Written by: Amanda Rahfaldt
Long day at work, and you decide to kick back on the Xbox or PlayStation. You may choose Call of Duty, Grand Theft Auto, or Minecraft, but I say you should play Assassin’s Creed.
Assassin’s Creed, Notre-Dame, Historic Preservation?
The fire at Notre-Dame Cathedral in Paris on April 15, 2019, was a devastating event to many. The fire caused significant damage including the destruction of its spire and parts of the roof. Firefighters battled the blaze for hours to save the historic structure.
If you play video games you may be familiar with a game developed by Ubisoft, Assassin’s Creed: Unity. The game is set in Paris during the French Revolution and features a detailed 3D model of Notre-Dame Cathedral. The level of detail in the in-game representation was so high that it drew the attention of historians and architects.
After the fire, it was revealed that Ubisoft’s 3D model of Notre-Dame could potentially be used in the reconstruction efforts. The company offered to share its digital reconstruction of the cathedral with architects, historians, and restorers to assist in the restoration process. This 3D model, created for a video game, could serve as a valuable reference for rebuilding the damaged portions of the cathedral.
It’s a unique example of how technology, including video games, can play a role in historic preservation and restoration efforts. While “Assassin’s Creed: Unity” may not have been developed with this purpose in mind, its detailed virtual representation of Notre-Dame Cathedral turned out to be an unexpected resource in the wake of the tragic fire.
One of the most groundbreaking developments in historic preservation is the use of lasers and drones. These cutting-edge technologies are revolutionizing how we document, inspect, and restore historic structures.
“Back in the day” preservationists would painstakingly take measurements of every detail they could by hand. Taking a measuring tape and calling the numbers to someone with a clipboard. A LOT of human error was a factor in the process of 2D drawings. Thanks to 21st century evolutionary technology we now have access to lasers, cameras, and drones to document our historic buildings.
You might have a DeWalt or Bosch laser measuring tape in your toolkit, that technology has only been around for the last 30 years. Apply that concept of laser, pinpointed accuracy on a larger scale. A laser distance measure sends a focused pulse of light to the target and measures the time it takes for the reflection to return. Introducing the Lidar, a camera-looking device that captures data by targeting an object with a laser and measuring the time for the reflected light to return to the receiver.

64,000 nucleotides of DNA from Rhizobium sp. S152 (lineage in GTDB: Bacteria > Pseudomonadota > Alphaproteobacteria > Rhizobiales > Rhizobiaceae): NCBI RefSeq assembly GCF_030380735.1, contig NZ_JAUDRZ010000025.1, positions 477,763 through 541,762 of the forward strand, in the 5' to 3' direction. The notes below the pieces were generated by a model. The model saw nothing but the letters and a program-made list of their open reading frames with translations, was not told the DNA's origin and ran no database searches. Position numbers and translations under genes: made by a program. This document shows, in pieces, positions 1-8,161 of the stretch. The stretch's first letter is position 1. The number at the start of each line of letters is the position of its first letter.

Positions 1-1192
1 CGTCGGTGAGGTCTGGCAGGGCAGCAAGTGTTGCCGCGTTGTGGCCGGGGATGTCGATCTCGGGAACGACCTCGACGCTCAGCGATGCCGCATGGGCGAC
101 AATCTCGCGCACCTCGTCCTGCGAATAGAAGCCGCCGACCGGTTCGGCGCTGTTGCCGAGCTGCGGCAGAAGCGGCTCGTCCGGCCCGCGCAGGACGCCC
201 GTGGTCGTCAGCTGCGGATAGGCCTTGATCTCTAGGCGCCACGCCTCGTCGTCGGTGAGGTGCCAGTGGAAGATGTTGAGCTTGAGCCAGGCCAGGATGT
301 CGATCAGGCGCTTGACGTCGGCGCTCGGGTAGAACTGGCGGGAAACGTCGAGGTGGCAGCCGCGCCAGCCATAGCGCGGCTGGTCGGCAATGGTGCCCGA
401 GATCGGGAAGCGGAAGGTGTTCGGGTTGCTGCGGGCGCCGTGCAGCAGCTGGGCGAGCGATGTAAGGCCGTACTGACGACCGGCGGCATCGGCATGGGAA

Instead of the by hand method of measuring everything, a laser is now able to scan a whole room and get pinpointed measurements as well as a digital render of what the room looks like with double the accuracy.
Not to be confused with your gramma’s photos. The process of Photogrammetry is the use of photography in surveying and mapping to measure distances between objects. Imagine countless photos taken from different angles and perspectives to create a photorealistic digital reconstruction of a building. Typically, a drone is a common capture method, in addition to common photography.
Both the Lidar and Photogrammetry can be combined to create the most realistic digital model. Both 3D rendering processes are a small part of the BIM process. In this context we are using these hyper accurate measurements and models for the preservation for generations to come.
BIMTM’s Role in Historic Preservation
BIM at its core function uses digital models for the planning, design, construction, and management of building and infrastructure projects. Anyone can see the natural fit our company has in these technological ways of documentations because we do this with modern buildings and structures too. BIMTM does other services for modern day projects, such as MEP/GC coordination, prefabrication solutions, management and much more. BIM can be used for historic or modern projects. If you’re looking for historic preservation BIM services click here.
The Future of Historic Preservation
It may look like an oxymoron, but who knows what the future holds. We are told to study history – to not repeat the past, yet in this rapidly advancing age, we find ourselves rewriting history with innovative tools like lasers, drones, and hyper-accurate digital models. Right now, lasers, scanning tools and drones seem top of the line in modern technologies, but it might not be the industry standard in 20 years from now. The future awaits…
While the Midwest and the United States may not have a world-famous architectural marvel like Notre-Dame, the lessons learned from its devastating fire and the innovative technologies developed in its wake remind us to cherish the preservation of our heritage. It’s not a building-by-building restoration effort but a global endeavor. It’s a testament to human ingenuity and our commitment to honoring the legacy of those who came before us.